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‘Head Bush’ movie review: Dhananjaya shines in a promising but caricaturish gangster drama

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Despite being a well-written gangster drama that marries a political thriller, poor character writing and execution trouble this Dhananjaya film

Despite being a well-written gangster drama that marries a political thriller, poor character writing and execution trouble this Dhananjaya film

Who doesn’t love a gangster drama that unveils a bloody criminal underworld which is elusive to commoners? Indian cinema has seen many biopics or fictionalised retellings about underworld personalities, with some glorifying the subject and others taking a more objective look at their lives. However, the intention of the makers is to present the human side of the character.

In the Kannada film industry, it was Om, an iconic movie directed by Upendra, that ushered in the genre of the full-fledged underworld mafia in 1995. Later, many Kannada films followed in its footsteps and protagonists brandishing machetes has become a common, successful formula for filmmakers. Though over a 100 such films have been made in the last 25 years, only a few like Jogi, Aa Dinagalu, Edegarike, and Kariya are noteworthy. Most of the Kannada films in this genre have glorified anti-social gangsters, paving the way for an unhealthy society.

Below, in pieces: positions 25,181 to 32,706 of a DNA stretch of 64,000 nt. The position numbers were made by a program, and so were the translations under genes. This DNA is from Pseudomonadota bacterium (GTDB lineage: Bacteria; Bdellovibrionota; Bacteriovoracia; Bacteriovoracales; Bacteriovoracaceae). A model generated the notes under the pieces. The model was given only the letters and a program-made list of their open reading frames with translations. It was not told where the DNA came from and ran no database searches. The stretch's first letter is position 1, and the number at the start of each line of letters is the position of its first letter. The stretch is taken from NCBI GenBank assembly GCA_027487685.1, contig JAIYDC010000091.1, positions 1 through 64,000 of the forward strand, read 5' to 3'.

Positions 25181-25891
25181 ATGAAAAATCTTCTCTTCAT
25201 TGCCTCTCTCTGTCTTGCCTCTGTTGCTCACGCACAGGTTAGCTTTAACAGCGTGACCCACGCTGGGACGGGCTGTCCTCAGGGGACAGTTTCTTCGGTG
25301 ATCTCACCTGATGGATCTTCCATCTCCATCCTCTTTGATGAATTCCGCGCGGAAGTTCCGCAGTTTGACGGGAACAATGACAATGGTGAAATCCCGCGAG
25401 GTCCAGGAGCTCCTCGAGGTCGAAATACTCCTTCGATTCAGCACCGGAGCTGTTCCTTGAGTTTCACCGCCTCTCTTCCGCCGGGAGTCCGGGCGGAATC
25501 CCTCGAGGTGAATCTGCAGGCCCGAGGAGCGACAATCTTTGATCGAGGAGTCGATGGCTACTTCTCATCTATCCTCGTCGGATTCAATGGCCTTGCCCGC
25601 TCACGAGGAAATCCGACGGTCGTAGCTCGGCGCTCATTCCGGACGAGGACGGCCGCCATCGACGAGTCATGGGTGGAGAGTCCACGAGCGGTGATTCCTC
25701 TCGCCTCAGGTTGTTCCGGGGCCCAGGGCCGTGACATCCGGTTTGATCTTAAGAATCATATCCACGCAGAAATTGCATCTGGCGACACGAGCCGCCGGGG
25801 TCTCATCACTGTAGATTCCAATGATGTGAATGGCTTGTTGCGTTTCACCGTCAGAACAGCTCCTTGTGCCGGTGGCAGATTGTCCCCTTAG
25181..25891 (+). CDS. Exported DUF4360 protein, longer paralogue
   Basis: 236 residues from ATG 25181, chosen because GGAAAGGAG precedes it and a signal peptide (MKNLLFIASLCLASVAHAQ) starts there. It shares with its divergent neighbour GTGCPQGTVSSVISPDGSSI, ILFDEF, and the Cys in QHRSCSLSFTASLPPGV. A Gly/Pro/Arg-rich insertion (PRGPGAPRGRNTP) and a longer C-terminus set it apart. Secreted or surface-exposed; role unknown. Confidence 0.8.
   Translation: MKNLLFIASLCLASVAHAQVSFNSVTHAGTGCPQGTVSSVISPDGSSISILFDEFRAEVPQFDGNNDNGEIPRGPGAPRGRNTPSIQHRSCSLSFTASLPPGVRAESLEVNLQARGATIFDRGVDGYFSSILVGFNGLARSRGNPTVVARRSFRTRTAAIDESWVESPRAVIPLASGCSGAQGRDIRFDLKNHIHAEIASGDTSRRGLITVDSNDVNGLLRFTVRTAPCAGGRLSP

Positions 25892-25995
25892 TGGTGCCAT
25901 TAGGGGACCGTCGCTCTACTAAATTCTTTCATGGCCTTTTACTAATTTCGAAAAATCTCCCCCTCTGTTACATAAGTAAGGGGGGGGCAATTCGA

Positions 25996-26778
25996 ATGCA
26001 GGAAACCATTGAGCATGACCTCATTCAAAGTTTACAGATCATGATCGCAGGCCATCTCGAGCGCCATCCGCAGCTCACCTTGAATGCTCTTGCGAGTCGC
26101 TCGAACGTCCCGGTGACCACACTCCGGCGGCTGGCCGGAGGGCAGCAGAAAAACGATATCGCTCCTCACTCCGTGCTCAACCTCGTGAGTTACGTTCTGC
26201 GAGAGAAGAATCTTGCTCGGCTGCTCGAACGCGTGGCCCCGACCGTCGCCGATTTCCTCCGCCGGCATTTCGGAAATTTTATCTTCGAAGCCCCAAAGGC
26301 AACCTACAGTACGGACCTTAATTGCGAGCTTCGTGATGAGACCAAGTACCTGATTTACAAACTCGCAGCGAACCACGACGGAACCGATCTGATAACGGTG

Head Bush (Kannada)

Director: Shoonya

Story: Agni Shridhar

Cast: Dolly Dhananjaya, Payal Rajput, Shruthi Hariharan, V Ravichandran, Vasishta N Simha, Yogesh, Raghu Mukherjee, Balu Nagendra, Sandy Master

Runtime: 144 minutes

Storyline: Based on Agni Sridhar’s memoir Dadagiriya Dinagalu, the gangster drama is the first of a two-part biopic on Bengaluru’s first underworld don, M P Jayaraj

Director Shoonya’s Head Bush is the latest release in the genre, and even the intriguing title has a point to make. It’s an intended wordplay on the popular coin-flipping game of ‘Head or Tails’; popular star V Ravichandran appears as a professor to explain this concept.